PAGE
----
Older women in North Carolina may be less protected in the workplace by age discrimination laws compared to men. This was the finding of an economist at the University of Buffalo who published a paper in the journal “Labour” about how differences in sex affect the usefulness of age discrimination laws.
Title VII of the Civil Rights Act protects against discrimination on the basis of gender. The Age Discrimination in Employment Act of 1967 protects against discrimination for employees who are 40 and older. The two laws do not work together, however, so an older woman suing for age discrimination has to choose between one or the other.
Earlier research has shown that men tend to be protected by age discrimination laws. Furthermore, age and appearance are often factors in the employment of older women. Other studies have examined just age or just gender discrimination. This study, the first of its kind to do so, looked at both, using age discrimination laws for the state of New York as well as federal laws. It found that both the ADEA and state laws tended to protect men from age discrimination and offered less protection for women. In fact, in some cases, women got no protection at all from the laws. The economist said the two forms of discrimination should be combined for full recognition.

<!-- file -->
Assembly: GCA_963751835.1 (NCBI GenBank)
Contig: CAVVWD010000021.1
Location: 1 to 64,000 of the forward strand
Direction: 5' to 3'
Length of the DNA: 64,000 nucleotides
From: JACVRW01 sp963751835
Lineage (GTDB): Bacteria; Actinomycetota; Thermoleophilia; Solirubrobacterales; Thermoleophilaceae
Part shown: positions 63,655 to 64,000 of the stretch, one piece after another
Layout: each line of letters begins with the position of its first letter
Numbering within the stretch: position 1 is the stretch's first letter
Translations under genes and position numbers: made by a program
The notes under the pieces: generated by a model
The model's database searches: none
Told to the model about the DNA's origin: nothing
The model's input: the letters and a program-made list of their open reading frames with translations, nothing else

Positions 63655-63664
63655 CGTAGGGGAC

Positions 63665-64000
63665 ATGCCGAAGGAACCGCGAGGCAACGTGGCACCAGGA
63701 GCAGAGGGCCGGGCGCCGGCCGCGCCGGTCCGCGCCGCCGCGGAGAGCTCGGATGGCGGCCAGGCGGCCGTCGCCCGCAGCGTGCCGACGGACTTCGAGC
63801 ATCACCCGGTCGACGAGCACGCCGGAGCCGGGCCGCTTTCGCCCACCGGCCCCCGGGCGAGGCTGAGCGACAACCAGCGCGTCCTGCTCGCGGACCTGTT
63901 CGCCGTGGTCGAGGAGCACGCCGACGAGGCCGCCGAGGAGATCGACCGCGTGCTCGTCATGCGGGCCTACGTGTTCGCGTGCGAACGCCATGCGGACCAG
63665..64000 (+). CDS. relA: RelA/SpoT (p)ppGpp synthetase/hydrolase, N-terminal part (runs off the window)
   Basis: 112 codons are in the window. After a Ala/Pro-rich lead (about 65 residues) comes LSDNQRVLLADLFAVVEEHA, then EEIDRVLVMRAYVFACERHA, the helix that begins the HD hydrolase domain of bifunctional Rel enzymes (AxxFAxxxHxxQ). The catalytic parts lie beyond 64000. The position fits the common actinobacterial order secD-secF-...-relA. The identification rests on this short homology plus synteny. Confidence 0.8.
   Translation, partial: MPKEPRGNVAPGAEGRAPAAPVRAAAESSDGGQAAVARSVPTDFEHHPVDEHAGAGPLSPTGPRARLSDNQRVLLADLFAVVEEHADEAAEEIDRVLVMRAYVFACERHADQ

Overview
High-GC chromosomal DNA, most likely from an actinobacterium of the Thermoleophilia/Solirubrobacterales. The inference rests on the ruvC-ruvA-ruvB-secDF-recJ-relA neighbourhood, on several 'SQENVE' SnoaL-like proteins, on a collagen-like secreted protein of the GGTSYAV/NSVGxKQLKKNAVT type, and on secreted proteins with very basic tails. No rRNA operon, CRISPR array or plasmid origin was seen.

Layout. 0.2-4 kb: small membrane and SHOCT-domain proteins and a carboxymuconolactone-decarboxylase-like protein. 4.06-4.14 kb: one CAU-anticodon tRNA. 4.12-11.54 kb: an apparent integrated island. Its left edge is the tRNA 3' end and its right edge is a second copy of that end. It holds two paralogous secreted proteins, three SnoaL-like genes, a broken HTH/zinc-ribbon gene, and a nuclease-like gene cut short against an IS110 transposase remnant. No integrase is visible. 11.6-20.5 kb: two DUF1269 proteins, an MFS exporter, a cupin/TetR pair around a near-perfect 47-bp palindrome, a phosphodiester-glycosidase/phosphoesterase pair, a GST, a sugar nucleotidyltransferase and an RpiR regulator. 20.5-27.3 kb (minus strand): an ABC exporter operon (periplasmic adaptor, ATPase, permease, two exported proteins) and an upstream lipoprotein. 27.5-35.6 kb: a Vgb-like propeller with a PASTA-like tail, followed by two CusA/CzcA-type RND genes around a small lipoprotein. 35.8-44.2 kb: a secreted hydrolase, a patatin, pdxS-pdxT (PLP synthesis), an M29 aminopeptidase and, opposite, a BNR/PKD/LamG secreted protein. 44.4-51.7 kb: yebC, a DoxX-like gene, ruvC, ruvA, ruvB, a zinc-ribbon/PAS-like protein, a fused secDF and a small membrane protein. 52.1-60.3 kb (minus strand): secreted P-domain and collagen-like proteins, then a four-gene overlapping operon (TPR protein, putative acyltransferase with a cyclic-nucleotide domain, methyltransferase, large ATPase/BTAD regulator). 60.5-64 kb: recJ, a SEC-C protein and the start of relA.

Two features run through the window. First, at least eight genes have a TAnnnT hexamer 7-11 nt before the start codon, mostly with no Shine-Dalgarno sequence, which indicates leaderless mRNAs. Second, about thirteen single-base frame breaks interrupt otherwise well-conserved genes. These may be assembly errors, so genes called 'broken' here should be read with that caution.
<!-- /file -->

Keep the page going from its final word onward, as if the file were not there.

Age-related workplace discrimination may take the form of being let go from work or not hired for a position in favor of younger employees. However, age, gender and other types of discrimination or harassment may also occur when a person is subjected to hostile comments, not promoted or treated differently. Discrimination and harassment can be difficult to prove. Therefore, someone who is dealing with either at work may want to consult with an attorney about their rights and how to proceed.